Javascript IE6 Memory Leak Problem with New Menubar.

Posted on 2007-03-30
Last Modified: 2008-02-01
Hello all,

As I have mentioned in other posts, I have inherited a rather large web application that primarily uses classic ASP and javascript.  It is so big that a lot of the "standard code" that is used on every page is loaded via includes.  Sometimes this is several layers deep and can be ASP, javascript, DHTML or some combination.  I have tried to use good coding practices but a lot of the code I inherited is full of script errors.  One such piece of code is my menubar, which I finally got permission to replace because it was supposed to be a relatively quick process.  It ended up opening a huge can of worms.

I found that when I implemented my new menubar, I lost about 8-9MB of memory with every click and the menubar itself loaded more and more slowly.  In no time at all my browser memory went from 60M to 260M.  So I researched memory leaks.  I found a lot of suggestions of coding practices to use.  Great.  Now I can improve my coding practices to avoid or minimize this problem in the future.  Some of the suggested solutions I found (like event-cache.js) even make this a lot easier.

But I have a problem *NOW*.  I have two menubar scripts.  The first one (menubarAPI4.js) has so many script errors, the other team members can no longer debug their script code without resorting to tedious and inefficient methods which don't work a lot of times because they run into problems with the menubar code.  The new menubar doesn't have the script errors but makes IE leak like a sieve.  I have tried a couple of "quick fixes" like adding code to the unload event of my page to set document.body = null (which didn't work).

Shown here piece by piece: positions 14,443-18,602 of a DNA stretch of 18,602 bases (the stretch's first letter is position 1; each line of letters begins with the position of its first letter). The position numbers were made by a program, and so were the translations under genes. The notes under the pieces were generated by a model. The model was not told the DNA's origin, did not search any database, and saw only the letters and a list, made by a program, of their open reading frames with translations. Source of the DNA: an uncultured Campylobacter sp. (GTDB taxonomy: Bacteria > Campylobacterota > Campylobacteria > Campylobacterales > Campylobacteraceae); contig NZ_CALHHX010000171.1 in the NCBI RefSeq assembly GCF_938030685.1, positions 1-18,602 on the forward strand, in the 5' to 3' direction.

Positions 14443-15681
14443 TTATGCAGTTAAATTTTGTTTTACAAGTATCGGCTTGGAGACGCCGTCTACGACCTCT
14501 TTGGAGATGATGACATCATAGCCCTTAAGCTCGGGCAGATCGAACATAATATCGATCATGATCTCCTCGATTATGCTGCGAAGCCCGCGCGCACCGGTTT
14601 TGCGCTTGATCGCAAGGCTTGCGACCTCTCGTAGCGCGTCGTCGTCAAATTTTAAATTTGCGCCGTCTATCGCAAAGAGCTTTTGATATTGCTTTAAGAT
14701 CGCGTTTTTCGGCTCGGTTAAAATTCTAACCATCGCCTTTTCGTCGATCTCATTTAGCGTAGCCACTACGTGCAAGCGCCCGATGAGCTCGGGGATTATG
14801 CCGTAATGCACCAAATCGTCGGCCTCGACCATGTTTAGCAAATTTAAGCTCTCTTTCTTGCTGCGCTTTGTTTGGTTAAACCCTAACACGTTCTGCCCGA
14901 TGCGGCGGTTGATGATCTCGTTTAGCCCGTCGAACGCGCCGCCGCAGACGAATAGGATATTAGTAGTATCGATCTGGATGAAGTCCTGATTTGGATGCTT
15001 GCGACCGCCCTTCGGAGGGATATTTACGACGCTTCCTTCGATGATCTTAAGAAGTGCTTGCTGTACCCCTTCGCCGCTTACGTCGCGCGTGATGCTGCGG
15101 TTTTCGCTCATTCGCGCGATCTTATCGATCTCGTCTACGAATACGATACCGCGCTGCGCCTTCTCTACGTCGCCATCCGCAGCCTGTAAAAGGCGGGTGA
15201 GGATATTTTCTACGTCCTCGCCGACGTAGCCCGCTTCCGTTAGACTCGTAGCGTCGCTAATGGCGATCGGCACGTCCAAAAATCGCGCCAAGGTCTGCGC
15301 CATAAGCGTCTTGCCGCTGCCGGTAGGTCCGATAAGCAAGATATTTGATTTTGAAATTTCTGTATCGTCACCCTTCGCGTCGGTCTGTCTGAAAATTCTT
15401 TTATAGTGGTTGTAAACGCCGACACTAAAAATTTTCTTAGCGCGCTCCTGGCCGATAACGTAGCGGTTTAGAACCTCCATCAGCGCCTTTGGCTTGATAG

Desired Solution:
1.  Plugs the leaks in the new menubar (jsDOMenubar from DynamicDrive).
2.  Easy and quick to implement.

Nice to have:
1. Addressed other leaks too.

I really need a good working solution for our Monday morning team meeting.  Thanks in advance!


PS.  We use IE6.  This won't change.
Question by:gandalf97
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LVL 63

Assisted Solution

Zvonko earned 250 total points
ID: 18825243
One word: PageSpy

LVL 15

Accepted Solution

stanscott2 earned 250 total points
ID: 18825276
Here's what could be going on.

Let's say you build up an HTML object and attach a lot of event handlers to it.

What happens when you unload the page?  What SHOULD be happening is that the browser not only clears out the HTML object, but the memory allocated to the events.  However, IE6 doesn't do this, which can be a big memory leak.

The trick is to clear all of your event handlers when the object unloads, which can be done by setting up a window.onunload routine.  I don't have my standard routine with me (not at work right now), but you can read more about this here: (JavaScript Memory Leaks) and here: (DHTML Leaks Like a Sieve).

Author Comment

ID: 18825376
I will look at PageSpy.  Thanks for the pointer Zvonko.